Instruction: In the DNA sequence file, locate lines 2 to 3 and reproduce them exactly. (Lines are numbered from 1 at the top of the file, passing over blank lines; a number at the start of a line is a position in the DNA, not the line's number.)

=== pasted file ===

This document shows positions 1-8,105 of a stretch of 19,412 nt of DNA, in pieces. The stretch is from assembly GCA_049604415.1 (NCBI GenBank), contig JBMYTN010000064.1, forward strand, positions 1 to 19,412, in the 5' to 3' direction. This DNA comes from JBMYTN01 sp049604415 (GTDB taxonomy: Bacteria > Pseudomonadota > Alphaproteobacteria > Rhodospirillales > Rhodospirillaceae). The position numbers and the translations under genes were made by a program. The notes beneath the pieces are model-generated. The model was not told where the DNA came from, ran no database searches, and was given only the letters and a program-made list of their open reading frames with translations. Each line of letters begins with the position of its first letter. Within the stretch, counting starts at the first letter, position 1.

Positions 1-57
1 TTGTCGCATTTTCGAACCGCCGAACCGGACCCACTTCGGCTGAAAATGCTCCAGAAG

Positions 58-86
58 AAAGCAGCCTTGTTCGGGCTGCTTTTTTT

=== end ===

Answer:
Positions 1-57
1 TTGTCGCATTTTCGAACCGCCGAACCGGACCCACTTCGGCTGAAAATGCTCCAGAAG